How the LifeStraw Program Saves Lives
An estimated 5,000 Kenyans, mostly children, die from drinking contaminated water and/or smoke inhalation each year.
As explained by Vestergaard CEO Mikkel Vestergaard Frandsen in the video below, whenever a consumer in the developed world buys a LifeStraw water filter, a student in the developing world receives a one-year supply of safe drinking water.
The LifeStraw personal on-the-go water filtration system,3 which is perfect for campers and hikers, for example, removes bacteria and protozoa, and reduces chlorine taste and odors.
The same type of dual-stage filtration systems are dispatched into Kenyan and Indian homes and schools when you buy these products.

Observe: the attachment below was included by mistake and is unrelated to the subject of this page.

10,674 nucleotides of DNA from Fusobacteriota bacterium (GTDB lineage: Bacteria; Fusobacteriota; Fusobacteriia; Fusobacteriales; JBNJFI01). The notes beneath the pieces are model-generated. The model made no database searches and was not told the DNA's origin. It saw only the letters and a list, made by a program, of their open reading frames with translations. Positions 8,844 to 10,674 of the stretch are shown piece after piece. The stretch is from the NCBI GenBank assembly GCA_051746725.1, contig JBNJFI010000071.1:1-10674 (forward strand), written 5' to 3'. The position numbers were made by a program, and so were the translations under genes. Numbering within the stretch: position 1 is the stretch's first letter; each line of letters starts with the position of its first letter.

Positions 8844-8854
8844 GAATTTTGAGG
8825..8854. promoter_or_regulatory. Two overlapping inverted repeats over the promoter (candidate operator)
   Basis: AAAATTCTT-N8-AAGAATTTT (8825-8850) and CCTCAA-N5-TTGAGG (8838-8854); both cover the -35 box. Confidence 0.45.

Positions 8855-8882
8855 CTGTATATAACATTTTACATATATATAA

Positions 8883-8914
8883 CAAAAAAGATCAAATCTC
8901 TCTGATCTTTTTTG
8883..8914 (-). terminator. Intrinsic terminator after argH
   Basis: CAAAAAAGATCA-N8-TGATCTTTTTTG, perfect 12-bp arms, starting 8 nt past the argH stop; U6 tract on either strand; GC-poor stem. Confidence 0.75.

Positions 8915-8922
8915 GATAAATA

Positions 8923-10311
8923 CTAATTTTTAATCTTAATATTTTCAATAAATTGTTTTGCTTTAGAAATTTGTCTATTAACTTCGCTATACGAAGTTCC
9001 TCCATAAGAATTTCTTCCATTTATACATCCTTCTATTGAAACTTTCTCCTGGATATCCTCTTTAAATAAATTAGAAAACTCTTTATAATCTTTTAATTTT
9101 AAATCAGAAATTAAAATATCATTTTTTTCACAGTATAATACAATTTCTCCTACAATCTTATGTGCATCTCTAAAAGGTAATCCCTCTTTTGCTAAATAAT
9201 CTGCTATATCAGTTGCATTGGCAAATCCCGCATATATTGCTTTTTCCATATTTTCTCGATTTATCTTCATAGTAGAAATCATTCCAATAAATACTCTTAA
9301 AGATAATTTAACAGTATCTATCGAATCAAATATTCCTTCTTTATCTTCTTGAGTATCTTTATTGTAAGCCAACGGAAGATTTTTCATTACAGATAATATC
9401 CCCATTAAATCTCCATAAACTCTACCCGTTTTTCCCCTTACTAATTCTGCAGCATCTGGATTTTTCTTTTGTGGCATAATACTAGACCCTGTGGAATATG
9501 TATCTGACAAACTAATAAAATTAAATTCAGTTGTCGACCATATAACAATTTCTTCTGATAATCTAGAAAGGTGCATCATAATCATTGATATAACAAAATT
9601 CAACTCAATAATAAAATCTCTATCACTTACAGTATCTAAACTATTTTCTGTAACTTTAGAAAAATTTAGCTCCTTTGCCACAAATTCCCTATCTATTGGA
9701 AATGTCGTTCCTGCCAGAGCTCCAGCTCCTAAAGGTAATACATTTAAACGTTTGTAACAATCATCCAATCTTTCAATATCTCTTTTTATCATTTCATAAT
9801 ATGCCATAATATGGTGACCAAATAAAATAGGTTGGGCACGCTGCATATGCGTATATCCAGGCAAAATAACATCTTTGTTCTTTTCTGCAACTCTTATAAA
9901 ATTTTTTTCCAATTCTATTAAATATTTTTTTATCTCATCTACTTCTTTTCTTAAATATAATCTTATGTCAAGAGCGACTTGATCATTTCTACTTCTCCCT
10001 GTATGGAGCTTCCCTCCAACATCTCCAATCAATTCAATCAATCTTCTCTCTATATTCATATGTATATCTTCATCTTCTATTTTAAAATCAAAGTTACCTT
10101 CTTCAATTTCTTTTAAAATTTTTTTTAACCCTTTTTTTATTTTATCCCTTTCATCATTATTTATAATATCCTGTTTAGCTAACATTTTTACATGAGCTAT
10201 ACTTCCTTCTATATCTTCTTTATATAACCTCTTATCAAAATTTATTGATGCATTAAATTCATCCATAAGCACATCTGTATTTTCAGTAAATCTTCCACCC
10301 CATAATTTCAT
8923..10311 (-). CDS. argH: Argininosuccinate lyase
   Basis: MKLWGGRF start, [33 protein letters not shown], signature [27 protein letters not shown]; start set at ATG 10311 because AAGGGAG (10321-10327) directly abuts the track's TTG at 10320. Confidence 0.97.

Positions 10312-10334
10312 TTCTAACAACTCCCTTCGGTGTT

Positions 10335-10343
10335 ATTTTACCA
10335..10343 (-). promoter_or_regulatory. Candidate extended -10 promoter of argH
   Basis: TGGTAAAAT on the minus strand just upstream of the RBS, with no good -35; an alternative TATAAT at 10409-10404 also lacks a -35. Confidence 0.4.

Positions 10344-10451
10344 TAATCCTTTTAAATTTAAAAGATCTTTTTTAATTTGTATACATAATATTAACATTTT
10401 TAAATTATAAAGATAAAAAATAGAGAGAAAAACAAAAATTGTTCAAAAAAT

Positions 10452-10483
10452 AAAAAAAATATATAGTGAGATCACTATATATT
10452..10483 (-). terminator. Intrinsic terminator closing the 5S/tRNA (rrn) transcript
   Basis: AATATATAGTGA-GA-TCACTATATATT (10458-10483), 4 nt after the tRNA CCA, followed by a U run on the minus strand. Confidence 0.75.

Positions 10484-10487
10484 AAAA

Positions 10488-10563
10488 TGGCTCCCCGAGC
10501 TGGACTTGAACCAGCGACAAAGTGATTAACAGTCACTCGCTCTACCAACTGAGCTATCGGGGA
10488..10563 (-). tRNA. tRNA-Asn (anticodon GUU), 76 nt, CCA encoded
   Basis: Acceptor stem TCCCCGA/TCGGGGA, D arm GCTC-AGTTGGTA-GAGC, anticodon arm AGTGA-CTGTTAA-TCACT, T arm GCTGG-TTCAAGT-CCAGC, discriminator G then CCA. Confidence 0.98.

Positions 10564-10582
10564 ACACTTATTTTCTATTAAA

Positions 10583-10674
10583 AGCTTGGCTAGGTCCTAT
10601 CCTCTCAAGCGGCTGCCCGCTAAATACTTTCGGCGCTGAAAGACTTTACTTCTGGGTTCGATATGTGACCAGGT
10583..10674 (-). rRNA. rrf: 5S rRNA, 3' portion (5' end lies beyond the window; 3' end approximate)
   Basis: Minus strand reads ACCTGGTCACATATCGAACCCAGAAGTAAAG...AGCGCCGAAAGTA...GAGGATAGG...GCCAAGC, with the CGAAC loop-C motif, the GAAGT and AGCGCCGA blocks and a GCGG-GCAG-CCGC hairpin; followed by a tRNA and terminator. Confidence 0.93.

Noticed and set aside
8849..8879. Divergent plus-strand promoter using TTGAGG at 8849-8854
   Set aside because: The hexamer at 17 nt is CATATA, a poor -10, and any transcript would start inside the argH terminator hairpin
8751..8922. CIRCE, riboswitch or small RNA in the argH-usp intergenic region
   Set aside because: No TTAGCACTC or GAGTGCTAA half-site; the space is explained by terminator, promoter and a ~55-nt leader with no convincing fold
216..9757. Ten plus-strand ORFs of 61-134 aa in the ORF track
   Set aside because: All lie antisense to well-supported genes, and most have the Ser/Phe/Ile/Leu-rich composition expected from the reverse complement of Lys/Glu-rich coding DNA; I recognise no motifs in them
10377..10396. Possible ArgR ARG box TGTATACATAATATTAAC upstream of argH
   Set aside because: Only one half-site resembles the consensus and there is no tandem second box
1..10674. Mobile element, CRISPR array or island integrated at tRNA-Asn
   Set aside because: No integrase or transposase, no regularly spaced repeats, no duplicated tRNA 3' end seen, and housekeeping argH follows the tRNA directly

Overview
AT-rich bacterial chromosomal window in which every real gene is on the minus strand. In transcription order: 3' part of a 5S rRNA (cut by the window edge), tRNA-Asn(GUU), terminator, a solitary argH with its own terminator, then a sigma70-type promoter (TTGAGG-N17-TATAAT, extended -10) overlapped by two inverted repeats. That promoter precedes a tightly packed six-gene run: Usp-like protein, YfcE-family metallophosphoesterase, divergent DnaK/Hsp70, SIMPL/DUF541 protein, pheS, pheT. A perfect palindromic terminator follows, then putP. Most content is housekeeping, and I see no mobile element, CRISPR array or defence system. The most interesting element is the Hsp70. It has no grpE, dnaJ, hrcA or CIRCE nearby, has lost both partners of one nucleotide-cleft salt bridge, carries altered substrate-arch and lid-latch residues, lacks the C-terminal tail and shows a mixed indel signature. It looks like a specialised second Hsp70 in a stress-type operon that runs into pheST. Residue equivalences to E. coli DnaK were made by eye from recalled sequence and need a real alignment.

Follow the Liters
By eliminating the need to boil water, it reduces deforestation from the fires. Vestergaard, which has offices in Switzerland, India, the U.S., Kenya and Vietnam, has teams of trained personnel — some 8,000 individuals in all — that service hundreds of schools and nearly 900,000 homes.
More than 4 million individuals have already been given easy access to clean water through this program.
When the water filtration system is installed, they also educate the families, teachers and students on safe hygiene and hand-washing, the importance of clean water and how to properly use the filtration system.
The company's staff also perform maintenance on the systems, and there are over 30 free service centers available, should an unscheduled repair be needed.
To engage and inspire consumer confidence, LifeStraw's Follow the Liters program4 is set up to be completely transparent. The website offers detailed real-time statistics on the number of schools and children being reached, for example.
At the time of this writing, 664 schools in Kenya and India have received LifeStraw's water filtration systems, providing more than 369,000 students with clean drinking water.